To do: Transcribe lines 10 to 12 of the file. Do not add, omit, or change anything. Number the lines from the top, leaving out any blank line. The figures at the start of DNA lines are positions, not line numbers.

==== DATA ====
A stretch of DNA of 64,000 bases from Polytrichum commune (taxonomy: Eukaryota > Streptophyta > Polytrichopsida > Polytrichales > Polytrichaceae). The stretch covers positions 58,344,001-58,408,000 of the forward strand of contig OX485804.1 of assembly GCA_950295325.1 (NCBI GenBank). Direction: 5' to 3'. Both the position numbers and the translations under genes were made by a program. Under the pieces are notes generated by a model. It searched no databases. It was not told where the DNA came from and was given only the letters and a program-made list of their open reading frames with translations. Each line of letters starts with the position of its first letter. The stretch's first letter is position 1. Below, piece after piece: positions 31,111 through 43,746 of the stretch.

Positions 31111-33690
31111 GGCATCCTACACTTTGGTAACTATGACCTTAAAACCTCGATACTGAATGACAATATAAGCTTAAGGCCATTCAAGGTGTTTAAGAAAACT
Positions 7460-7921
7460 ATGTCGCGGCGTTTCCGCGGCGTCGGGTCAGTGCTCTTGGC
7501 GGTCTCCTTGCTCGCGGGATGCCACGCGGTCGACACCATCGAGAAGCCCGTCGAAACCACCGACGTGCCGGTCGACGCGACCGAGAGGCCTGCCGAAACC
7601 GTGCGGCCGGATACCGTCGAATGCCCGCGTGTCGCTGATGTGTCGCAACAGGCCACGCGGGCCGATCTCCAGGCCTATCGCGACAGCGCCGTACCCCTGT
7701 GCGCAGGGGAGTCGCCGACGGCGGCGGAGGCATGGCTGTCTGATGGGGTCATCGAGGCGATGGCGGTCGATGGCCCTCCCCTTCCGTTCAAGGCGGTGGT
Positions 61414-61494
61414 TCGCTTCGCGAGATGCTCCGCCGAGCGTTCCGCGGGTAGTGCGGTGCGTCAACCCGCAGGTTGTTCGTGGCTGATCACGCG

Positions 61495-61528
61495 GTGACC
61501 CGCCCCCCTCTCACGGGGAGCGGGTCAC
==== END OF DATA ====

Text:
61414 TCGCTTCGCGAGATGCTCCGCCGAGCGTTCCGCGGGTAGTGCGGTGCGTCAACCCGCAGGTTGTTCGTGGCTGATCACGCG

Positions 61495-61528
61495 GTGACC